YOUNGSTOWN, Ohio -- With BP and Halcon Energy Corp. pulling up stakes in the northern tier of the Utica shale, and Consol Energy and Chesapeake Energy tapering their oil and gas exploration activity here, one exploration company is actually increasing its presence in this part of the play.
Hilcorp Energy Co.'s latest flurry of permit activity just across the Ohio state line in Lawrence County, Pa., demonstrates that despite the cold feet the big energy companies experienced in the north -- and a series of small earthquakes tied to one of Hilcorp's wells in Mahoning County -- the Houston-based company isn't leaving any time soon.
According to the Pennsylvania Department of Environmental Protection, Hilcorp was issued 16 new horizontal permits in a single day, April 21, for wells in Pulaski and Mahoning townships.
Meantime, its midstream infrastructure partner, NiSource Midstream, continues to develop gathering lines across the region that are intended to collect gas drawn from producing and planned Hilcorp wells.
"Our joint development arrangement in the Utica is accelerating," said Bob Skaggs, president and CEO of NiSource Inc. during a conference call with analysts Wednesday. "More than 30 wells will be completed this year, with production dedicated to the Pennant Midstream gathering and processing facilities."
Hilcorp and NiSource are partners in Pennant, which is developing the Hickory Bend system in this section of the Utica. Hickory Bend involves about 55 miles of gathering pipelines that stretch from Mercer County, Pa., south into Lawrence County, and then into Ohio through Mahoning and Columbiana counties.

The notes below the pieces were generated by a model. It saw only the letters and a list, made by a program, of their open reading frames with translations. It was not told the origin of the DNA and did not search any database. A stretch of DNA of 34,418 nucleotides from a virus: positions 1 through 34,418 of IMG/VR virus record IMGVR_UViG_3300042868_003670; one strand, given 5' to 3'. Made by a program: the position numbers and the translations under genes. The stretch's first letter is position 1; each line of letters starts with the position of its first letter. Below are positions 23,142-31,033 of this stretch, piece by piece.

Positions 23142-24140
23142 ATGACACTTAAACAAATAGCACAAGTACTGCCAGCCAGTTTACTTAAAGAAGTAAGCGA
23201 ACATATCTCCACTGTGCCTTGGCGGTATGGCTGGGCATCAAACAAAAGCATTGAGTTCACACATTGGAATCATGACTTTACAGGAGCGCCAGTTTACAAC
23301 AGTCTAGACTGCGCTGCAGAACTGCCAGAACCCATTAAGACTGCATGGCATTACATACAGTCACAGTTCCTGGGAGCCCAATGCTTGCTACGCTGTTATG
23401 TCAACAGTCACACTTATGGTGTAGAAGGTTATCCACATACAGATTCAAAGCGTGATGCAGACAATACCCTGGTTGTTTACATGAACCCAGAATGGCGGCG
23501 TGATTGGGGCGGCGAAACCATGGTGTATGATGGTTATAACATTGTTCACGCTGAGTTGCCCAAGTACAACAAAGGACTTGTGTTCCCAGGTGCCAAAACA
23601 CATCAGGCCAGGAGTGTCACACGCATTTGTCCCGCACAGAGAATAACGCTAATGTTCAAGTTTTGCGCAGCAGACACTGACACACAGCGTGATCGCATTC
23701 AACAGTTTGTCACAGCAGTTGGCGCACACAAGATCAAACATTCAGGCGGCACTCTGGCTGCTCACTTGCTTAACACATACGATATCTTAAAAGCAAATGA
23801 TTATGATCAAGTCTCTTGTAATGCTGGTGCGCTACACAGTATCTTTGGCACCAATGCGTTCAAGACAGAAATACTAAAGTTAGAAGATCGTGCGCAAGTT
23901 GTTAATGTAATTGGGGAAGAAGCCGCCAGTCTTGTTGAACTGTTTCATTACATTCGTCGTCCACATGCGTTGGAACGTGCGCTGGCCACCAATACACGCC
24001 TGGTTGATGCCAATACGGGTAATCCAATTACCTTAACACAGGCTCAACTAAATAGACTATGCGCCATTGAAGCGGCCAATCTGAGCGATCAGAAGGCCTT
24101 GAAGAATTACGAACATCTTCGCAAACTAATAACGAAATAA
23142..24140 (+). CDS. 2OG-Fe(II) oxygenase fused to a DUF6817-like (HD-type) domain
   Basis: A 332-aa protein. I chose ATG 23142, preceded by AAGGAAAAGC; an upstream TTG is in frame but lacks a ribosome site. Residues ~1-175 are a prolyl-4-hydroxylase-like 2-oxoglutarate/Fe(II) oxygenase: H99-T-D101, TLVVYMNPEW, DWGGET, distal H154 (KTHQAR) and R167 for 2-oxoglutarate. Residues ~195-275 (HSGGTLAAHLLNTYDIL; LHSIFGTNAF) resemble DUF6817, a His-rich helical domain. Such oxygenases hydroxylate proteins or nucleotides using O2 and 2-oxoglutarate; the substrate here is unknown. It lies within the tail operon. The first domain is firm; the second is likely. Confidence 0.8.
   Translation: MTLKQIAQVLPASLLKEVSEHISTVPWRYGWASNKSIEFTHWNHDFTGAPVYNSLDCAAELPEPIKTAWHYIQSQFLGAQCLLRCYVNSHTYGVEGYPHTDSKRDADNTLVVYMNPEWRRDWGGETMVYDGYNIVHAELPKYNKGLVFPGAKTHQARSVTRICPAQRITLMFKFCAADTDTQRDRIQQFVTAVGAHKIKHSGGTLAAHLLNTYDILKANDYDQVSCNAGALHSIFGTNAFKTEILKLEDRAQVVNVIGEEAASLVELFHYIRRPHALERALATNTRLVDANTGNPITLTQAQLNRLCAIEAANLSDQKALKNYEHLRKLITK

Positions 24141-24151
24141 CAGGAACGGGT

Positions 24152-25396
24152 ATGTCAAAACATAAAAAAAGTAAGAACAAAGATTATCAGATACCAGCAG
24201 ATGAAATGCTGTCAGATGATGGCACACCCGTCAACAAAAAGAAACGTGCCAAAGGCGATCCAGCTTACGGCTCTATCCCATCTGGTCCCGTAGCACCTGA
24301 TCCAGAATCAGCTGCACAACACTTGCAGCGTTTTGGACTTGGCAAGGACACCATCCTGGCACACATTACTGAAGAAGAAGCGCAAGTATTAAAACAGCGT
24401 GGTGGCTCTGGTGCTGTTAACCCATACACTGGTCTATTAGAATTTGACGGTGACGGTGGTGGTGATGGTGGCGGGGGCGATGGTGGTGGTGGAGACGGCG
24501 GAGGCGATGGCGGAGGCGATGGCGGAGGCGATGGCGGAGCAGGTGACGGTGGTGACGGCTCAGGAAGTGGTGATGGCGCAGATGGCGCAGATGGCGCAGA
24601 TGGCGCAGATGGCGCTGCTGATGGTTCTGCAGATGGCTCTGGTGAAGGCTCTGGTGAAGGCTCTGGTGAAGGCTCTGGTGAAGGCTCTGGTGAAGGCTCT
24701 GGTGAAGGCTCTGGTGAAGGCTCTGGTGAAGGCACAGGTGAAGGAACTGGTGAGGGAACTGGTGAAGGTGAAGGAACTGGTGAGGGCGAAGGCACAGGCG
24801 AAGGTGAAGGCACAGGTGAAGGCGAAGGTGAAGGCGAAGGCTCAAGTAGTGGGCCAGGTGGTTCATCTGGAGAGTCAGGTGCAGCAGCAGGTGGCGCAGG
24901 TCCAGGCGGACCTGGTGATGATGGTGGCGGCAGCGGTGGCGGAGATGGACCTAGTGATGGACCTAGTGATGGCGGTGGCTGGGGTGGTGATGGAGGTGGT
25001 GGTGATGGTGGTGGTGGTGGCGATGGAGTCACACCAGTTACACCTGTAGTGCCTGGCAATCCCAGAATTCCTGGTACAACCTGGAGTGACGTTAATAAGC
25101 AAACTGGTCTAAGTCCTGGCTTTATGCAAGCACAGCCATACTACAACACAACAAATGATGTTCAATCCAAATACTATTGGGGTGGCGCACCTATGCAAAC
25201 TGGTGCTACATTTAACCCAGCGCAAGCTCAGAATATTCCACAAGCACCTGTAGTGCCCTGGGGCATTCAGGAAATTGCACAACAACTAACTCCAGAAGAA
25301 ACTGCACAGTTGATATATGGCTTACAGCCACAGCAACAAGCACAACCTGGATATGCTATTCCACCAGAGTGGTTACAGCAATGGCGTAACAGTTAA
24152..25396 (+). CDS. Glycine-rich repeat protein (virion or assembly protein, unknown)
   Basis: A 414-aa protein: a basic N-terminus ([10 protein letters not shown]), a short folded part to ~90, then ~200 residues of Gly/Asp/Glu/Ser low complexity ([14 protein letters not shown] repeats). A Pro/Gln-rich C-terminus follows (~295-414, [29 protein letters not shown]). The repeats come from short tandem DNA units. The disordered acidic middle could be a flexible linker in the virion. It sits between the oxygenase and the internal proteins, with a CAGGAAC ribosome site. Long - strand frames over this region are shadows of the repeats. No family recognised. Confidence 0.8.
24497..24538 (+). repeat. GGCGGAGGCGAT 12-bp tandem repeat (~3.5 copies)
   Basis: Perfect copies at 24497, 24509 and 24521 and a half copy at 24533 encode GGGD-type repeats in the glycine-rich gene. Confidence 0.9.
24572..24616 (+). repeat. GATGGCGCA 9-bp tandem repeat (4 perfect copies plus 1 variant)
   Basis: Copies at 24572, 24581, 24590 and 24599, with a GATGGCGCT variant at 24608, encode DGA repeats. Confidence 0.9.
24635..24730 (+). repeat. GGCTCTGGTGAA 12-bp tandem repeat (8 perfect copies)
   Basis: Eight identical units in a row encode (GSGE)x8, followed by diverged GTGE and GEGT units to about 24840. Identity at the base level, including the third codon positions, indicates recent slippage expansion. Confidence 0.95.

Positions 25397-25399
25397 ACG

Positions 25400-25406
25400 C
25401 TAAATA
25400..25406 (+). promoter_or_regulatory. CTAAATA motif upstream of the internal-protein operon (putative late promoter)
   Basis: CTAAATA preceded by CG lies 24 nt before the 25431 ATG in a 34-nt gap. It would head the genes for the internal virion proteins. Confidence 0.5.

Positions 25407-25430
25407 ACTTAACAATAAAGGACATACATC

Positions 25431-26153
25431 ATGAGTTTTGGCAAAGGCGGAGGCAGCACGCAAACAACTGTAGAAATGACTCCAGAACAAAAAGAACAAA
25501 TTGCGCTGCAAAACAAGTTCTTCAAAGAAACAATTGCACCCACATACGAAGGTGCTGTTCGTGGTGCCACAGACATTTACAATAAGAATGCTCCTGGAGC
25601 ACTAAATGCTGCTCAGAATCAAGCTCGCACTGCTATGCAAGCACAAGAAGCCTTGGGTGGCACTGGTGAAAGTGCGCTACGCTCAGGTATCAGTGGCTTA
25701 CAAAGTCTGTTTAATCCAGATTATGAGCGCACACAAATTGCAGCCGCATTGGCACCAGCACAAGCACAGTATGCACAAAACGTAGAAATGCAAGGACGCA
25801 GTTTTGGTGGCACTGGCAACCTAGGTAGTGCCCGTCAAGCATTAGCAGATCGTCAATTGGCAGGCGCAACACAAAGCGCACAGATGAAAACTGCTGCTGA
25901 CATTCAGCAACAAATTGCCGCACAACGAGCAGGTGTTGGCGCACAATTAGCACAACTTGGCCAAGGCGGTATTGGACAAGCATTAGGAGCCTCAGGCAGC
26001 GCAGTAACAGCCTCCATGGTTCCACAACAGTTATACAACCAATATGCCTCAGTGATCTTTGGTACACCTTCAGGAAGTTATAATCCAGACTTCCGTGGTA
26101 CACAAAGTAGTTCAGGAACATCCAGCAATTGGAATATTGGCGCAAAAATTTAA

The $350 million system also includes Pennant's large cryogenic gas processing plant in Springfield Township, Mahoning County, which is used to separate dry gas from natural-gas liquids. Another 17-mile line is planned to send natural-gas liquids to the Buckeye Utica East Ohio's processing plant in Columbiana County.
"NiSource Midstream's NGL pipeline is under construction and remains on schedule for completion in the third quarter of this year," Skaggs said. "The line will ultimately deliver up to 90,000 barrels of liquids per day."
Moreover, the recent series of earthquakes that the Ohio Department of Natural Resources determined was likely triggered by a Hilcorp hydraulic fracturing operation in Poland hasn't appeared to derail the company's efforts to drill in the area.
After the earthquakes -- one of them a 3.0 magnitude tremor that struck March 10 -- ODNR requested that all drilling activity be halted at the site and Hilcorp complied.
"We believe Ohio's response to the concerns are productive and reasonable," Skaggs said. "We don't see it materially affecting Hilcorp's drilling program. They're concentrating most of their current activity in Pennsylvania."
Indeed, Hilcorp's permit activity has only intensified in the weeks following the quakes. Just two days after the March 10 quake, the Pennsylvania DEP awarded Hilcorp seven horizontal permits to drill in Pulaski Township at the Artman farm, about six miles northeast from where the epicenters were recorded in Poland Township.
"Twenty-five wells are now in various stages of drilling, and another 10 wells are in production," Skaggs said.
Pennsylvania DEP records show that Hilcorp's wells in Lawrence County have proven far more productive than BP's experience in Trumbull County.